You may have seen excerpts from the enclosed document on the front page of The New York Times this week (May 24), in a story titled "Free-Trade Treaty May Widen Traffic in Drugs, U.S. Says." We also understand that this document sparked this week's cover story on the subject in the leading Mexican newsmagazine, Proceso.
It's quite a straightforward document, a January 21, 1992 cable by the Defense Attach in the U.S. Embassy, Mexico City. Once you get past the computer coding and the blacked-out portions, the cable simply reports a plan by leading Mexican drug-smuggling organizations "to maximize their legitimate business enterprises within the auspices of the new US/MX free trade agreement guidelines" in order to use them as "fronts for drug trafficking activities into the U.S."
The document was obtained through the Freedom of Information Act earlier this year by Archive analyst Kate Doyle, as part of our long-term project to document the foreign policy implications and effects of the "War on Drugs," first declared by President Nixon in 1969, and re-declared on a practically annual basis by every President since. Other documents in the collection, including similar cables from the Defense Attach in Mexico City, detail particulars of the apparently well-known Rafael Munoz drug organization referred to here.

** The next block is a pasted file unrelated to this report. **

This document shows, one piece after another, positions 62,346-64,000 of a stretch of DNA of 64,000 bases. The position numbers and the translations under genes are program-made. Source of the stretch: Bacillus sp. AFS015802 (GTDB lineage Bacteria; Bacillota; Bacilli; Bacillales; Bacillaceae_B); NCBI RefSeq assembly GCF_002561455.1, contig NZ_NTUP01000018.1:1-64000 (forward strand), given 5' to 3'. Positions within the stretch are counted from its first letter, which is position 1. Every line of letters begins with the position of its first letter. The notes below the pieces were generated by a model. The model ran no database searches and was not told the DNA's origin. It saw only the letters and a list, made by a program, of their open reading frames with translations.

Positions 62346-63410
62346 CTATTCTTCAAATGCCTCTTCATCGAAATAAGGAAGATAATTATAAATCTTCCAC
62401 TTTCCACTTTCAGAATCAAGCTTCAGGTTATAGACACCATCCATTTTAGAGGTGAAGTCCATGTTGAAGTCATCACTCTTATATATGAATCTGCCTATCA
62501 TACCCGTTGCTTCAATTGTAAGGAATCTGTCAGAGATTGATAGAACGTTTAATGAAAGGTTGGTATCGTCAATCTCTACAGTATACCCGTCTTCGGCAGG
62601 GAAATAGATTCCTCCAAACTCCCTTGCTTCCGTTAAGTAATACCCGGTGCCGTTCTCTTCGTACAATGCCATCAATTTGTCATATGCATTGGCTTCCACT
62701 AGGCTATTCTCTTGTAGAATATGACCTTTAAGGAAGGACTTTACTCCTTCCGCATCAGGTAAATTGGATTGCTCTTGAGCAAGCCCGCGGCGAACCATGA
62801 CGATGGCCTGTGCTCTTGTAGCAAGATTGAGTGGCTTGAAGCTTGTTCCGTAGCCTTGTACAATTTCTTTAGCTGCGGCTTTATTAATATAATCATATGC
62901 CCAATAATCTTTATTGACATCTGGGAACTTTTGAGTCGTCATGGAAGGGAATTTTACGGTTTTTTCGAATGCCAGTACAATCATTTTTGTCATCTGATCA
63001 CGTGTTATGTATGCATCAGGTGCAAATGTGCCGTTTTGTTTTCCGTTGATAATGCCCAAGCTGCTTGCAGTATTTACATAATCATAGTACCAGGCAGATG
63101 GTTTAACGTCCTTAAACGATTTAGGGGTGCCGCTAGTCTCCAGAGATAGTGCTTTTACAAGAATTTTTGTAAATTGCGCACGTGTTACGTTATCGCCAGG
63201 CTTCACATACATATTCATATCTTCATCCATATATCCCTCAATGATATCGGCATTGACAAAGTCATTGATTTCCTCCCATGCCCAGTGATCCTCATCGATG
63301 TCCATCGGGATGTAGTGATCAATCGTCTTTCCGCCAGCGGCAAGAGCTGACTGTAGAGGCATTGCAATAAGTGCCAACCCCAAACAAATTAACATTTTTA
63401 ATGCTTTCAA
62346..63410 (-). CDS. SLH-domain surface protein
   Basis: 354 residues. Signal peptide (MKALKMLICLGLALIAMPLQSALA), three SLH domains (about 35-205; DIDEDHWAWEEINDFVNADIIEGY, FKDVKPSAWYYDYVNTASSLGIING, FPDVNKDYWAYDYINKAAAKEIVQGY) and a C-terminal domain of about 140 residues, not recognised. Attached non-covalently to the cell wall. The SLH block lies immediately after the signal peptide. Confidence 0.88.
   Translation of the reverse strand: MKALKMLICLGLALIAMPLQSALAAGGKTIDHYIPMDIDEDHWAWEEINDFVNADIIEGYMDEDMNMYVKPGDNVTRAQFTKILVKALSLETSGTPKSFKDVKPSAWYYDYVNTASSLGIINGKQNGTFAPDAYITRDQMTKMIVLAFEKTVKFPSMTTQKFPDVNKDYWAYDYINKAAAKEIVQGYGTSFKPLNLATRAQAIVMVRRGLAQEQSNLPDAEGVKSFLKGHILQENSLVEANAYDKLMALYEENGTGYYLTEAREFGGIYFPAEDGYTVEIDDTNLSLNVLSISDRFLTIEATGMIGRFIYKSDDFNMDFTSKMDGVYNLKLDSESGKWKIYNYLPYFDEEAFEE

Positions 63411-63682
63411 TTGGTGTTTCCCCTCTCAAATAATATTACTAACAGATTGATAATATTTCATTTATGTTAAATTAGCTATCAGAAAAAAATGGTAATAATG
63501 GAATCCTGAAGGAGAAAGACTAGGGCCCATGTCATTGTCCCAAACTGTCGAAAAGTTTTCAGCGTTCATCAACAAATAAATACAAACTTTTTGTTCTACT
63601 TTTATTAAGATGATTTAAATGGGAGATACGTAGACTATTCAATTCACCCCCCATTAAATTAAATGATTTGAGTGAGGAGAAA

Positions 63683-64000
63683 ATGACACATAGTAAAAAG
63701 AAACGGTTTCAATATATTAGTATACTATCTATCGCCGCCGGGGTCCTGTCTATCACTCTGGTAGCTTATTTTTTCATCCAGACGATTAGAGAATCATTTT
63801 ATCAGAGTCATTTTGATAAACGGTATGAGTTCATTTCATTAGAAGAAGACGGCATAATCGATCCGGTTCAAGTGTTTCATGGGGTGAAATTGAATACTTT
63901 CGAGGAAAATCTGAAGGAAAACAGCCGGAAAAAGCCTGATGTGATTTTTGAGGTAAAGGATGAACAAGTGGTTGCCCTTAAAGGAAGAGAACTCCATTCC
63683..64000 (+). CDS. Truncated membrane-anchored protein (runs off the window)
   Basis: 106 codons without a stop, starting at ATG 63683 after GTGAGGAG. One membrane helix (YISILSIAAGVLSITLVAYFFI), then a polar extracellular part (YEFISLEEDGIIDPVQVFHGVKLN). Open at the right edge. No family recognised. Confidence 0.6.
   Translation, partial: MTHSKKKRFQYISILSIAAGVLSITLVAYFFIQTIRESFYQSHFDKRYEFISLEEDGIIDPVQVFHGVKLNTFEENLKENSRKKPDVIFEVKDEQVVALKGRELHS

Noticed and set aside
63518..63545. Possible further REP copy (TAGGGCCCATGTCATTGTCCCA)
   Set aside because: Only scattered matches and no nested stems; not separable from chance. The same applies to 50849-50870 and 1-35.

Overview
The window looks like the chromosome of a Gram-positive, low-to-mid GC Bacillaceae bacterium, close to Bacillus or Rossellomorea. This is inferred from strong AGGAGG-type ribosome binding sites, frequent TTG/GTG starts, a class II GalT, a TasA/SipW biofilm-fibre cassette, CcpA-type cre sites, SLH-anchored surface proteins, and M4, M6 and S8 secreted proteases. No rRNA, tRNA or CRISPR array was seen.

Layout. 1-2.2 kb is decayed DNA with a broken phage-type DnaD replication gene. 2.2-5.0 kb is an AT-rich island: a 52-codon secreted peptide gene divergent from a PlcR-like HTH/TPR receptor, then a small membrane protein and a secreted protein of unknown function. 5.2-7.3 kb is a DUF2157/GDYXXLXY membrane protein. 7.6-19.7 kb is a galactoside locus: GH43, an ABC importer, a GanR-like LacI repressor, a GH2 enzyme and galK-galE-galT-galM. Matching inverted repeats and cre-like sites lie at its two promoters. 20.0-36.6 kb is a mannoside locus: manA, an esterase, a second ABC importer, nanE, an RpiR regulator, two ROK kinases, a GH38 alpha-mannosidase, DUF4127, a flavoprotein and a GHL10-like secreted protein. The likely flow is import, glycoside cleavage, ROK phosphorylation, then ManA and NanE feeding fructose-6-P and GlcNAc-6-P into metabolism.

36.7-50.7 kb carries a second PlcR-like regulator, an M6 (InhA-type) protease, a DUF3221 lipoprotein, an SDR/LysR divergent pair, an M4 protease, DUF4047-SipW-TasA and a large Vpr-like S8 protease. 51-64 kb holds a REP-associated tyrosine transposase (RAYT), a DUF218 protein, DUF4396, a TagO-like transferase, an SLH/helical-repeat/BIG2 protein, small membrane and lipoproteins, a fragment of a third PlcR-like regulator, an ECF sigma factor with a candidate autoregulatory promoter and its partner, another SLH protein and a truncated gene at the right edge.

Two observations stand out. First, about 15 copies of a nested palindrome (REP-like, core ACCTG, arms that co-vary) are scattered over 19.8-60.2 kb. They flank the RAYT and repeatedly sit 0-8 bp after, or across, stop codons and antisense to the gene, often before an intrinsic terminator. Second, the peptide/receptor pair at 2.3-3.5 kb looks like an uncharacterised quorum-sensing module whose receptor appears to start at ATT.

We have already heard criticism from supporters of the North American Free Trade Agreement (NAFTA) about the Archive's release of this document. Despite the criticism, we were gratified to see the quote from one NAFTA supporter, Gary Hufbauer, in The Times, which more graphically that anything we could say explains why documents like this one belong in the public debate. Mr. Hufbauer said, "This was in the 'too hot to handle' category [during the NAFTA negotiations].... It's a painfully obvious problem. The huge increases in traffic will provide a huge cover for drug traffickers."
The Archive as an institution neither opposes or supports NAFTA; our long- standing policy is to take no position on pending legislation except in the area of greater access to government information. There is something of an imbalance in our current documentation on NAFTA, since our drug-policy-related work is so much further along than is our planned documentation project on U.S. trade policy and relationships. When the latter takes off, however, I am sure we will produce grist for multiple mills on all sides of the trade debate.
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